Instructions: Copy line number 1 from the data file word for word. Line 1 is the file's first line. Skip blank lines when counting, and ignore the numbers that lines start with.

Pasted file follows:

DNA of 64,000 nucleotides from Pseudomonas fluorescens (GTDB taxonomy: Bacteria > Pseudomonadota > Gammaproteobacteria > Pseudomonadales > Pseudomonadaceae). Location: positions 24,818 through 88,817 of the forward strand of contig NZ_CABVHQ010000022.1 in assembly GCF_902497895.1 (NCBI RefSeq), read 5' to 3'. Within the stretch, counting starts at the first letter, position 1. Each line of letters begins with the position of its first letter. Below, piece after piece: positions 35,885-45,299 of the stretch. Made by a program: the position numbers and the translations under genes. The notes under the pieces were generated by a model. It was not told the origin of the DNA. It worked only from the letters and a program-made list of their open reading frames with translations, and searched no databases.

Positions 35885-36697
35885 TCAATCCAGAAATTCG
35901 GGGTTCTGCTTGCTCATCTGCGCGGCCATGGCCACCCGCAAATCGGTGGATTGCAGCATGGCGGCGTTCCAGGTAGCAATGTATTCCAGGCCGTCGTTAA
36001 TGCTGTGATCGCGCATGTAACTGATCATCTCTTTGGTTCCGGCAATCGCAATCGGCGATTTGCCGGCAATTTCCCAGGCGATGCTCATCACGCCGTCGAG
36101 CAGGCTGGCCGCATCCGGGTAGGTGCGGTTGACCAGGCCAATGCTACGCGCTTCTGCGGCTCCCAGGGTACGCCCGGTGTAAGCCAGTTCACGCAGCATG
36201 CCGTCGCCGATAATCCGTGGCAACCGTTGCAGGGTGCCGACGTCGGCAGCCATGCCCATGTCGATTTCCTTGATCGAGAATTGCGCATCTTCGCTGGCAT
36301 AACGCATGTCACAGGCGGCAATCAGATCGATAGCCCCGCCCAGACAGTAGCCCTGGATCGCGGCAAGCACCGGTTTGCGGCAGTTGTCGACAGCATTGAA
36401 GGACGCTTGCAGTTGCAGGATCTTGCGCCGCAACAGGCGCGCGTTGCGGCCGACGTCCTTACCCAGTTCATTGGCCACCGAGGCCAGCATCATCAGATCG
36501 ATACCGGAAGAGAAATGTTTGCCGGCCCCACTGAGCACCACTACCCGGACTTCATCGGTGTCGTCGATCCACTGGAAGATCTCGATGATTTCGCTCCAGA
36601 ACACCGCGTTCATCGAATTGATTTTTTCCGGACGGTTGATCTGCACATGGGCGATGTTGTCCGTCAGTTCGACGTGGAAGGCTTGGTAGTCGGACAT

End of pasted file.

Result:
DNA of 64,000 nucleotides from Pseudomonas fluorescens (GTDB taxonomy: Bacteria > Pseudomonadota > Gammaproteobacteria > Pseudomonadales > Pseudomonadaceae). Location: positions 24,818 through 88,817 of the forward strand of contig NZ_CABVHQ010000022.1 in assembly GCF_902497895.1 (NCBI RefSeq), read 5' to 3'. Within the stretch, counting starts at the first letter, position 1. Each line of letters begins with the position of its first letter. Below, piece after piece: positions 35,885-45,299 of the stretch. Made by a program: the position numbers and the translations under genes. The notes under the pieces were generated by a model. It was not told the origin of the DNA. It worked only from the letters and a program-made list of their open reading frames with translations, and searched no databases.